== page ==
Love and Hate: Solo and Group Play

So far this series has covered a broad range of MMORPG topics. Last week I discussed the wondrous beauty, yet annoying experience of traveling through large environments. Before discussing the landscapes of MMO games, Love And Hate tackled the many ups and downs of player interactions in a massive gaming community. When it comes to MMORPGs though, sometimes the only thing you can do is suck it up and play with unfavorable personalities to progress through the game.

There is obviously a whole list of things a player can do on their own in an MMORPG. Still, there are few games that allow people in a massive world to avoid each other entirely. Most MMORPGs have a group fighting system that allows multiple players to take down a strong enemy. This ultimately gives players more experience and lets them progress to new areas at a reasonable rate. Very rarely will you find a game that allows a player to progress on their own at the same rate as if they were part of a group.

Have you ever heard of a raid being done alone? MMORPGs love to encourage players to work together. Games like Final Fantasy XI, World of Warcraft, and Aion all require players to create parties of six after passing initial areas of single player battle experiences. Other MMORPGs like Dungeons and Dragons Online rely heavily on multiplayer battle strategies, even during the games the lowest levels; many things throughout these popular MMO games require the assistance of other players.

People are basically forced to meet each other even if it?s just temporarily. Although forcing conversation and social interaction can be a bit uncomfortable for some players, it seems to work out for the better. It?s like real life. Unless you play video games to avoid real life situations, being forced into group experiences generally builds community. This can actually be very effective for shy individuals that might miss out on being part of a great gaming community. I love when MMORPGs provide a world for both charismatic and shy gamers; more importantly that the two are sometimes brought together because of it.

Working with teammates can be amazing, but sometimes you just want to jump on a game in the limited time you have and progress your character a little. MMORPGs create a broken system of gaming in a sense when a gamer needs to wait for other players to enjoy the game. Players obviously have to interact with each other on some level; it is a mass ?multiplayer? online game after all. Still, players should be allowed to progress a detailed character through an immersive game on their own, at least without it taking a thousand times longer than if they were with a group.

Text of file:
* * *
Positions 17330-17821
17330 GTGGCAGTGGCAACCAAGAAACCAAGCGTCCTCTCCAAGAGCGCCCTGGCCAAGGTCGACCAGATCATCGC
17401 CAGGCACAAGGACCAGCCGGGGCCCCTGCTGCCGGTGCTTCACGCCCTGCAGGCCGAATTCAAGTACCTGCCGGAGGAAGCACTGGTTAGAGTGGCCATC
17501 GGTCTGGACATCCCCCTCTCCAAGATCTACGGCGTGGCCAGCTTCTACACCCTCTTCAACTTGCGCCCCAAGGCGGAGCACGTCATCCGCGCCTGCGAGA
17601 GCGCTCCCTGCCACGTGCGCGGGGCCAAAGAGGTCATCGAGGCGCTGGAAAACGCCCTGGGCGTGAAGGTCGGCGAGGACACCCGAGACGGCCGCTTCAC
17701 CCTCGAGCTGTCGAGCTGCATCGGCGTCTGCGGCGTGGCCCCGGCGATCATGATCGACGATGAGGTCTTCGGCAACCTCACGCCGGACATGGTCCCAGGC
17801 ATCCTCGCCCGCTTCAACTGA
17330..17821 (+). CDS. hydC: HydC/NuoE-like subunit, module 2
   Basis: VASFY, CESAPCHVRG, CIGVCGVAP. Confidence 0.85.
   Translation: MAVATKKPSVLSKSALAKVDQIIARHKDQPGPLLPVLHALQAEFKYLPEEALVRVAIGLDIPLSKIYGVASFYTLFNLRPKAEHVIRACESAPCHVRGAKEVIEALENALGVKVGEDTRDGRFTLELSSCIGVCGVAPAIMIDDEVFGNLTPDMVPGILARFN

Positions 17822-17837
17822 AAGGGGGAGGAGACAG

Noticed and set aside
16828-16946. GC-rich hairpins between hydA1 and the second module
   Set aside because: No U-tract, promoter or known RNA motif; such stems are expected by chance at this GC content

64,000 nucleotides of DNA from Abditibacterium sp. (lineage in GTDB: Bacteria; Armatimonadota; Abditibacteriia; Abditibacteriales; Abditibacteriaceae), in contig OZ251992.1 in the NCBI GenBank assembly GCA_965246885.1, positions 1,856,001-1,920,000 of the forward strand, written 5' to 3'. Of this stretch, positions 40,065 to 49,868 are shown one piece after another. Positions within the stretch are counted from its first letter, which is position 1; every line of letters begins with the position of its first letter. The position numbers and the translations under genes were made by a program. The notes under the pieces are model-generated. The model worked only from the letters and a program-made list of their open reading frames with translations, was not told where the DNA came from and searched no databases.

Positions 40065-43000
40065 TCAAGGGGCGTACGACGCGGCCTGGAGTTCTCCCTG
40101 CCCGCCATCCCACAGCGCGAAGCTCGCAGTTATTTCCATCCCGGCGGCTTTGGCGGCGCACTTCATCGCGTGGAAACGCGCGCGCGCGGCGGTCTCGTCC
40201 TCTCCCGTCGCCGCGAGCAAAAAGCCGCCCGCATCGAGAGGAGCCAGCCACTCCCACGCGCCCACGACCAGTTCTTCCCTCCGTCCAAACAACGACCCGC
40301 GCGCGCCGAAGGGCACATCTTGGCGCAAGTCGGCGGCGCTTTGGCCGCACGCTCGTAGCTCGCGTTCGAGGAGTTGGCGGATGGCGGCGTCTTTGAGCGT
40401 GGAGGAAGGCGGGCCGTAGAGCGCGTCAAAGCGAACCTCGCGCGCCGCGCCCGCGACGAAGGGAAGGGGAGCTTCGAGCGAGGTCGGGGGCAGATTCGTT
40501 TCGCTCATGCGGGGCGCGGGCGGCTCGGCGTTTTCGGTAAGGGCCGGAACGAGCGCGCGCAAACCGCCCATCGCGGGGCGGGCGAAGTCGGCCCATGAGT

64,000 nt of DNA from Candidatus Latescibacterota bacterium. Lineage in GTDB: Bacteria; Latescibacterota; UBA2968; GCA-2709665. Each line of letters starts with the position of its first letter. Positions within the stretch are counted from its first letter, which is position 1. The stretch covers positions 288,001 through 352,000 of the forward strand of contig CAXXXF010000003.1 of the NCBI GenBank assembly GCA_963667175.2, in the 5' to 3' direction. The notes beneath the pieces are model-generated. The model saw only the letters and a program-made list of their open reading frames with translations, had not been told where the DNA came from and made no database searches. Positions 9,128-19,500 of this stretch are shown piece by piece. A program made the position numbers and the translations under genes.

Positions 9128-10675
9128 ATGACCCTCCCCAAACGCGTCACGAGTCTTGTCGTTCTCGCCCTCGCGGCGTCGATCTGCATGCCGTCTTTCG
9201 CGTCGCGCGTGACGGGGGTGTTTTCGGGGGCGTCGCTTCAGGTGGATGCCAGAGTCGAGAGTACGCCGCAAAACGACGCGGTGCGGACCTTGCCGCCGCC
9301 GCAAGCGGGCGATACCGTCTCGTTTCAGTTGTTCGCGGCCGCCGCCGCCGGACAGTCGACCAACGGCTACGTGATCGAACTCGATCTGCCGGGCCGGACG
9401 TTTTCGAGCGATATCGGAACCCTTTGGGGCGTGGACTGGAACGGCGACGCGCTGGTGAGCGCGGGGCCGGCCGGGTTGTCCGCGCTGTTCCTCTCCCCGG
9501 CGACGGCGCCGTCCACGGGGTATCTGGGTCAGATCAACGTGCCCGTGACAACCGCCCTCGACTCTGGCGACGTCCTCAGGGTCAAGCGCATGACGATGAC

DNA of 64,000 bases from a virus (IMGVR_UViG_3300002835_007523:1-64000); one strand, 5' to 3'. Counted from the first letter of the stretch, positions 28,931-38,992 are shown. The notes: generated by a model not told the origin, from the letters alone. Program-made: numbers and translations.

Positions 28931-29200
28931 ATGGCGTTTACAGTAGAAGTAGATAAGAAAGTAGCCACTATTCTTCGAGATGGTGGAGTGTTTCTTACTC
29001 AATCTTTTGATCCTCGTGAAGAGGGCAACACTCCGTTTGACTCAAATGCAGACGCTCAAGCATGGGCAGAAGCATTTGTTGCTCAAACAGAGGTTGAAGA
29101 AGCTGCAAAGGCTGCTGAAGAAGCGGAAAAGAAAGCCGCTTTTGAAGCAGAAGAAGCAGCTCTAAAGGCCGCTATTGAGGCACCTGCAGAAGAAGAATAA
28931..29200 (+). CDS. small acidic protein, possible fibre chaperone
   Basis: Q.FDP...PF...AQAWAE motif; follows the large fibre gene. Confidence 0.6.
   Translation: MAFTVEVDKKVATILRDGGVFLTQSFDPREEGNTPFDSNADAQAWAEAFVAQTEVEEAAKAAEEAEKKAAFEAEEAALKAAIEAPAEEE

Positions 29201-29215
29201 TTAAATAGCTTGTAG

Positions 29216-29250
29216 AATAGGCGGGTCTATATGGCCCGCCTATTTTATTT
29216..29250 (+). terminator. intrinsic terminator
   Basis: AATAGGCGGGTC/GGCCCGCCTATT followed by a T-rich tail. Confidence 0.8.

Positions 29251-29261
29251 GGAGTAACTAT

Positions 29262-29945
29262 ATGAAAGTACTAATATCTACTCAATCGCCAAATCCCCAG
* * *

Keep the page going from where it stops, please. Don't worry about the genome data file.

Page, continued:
Forcing players to interact with each other and accomplish tasks in a community is fine. Impeding those players ability to enjoy a game based on the willingness of others to accept you seems unfair though. Sometimes the problem isn?t even players judging one another; it?s just the lack of people being online at the time you are. I absolutely hate having to wait hours just to build a team that?s required to play parts of an MMORPG. Gamers should never have to experience spending hours of their time waiting for group invites just because they play an unpopular class or lack a certain skill.

Maybe that?s all just part of the MMO gaming community though. What do you think about forcing player interaction in MMORPGs? Have you ever seen someone not invited or kicked from a group because they lacked a certain quality? Let us know your MMO party experiences below. Make sure to check back with MMO ATK next week when I discuss some of the must outstanding and loathed details of creating MMORPG characters.

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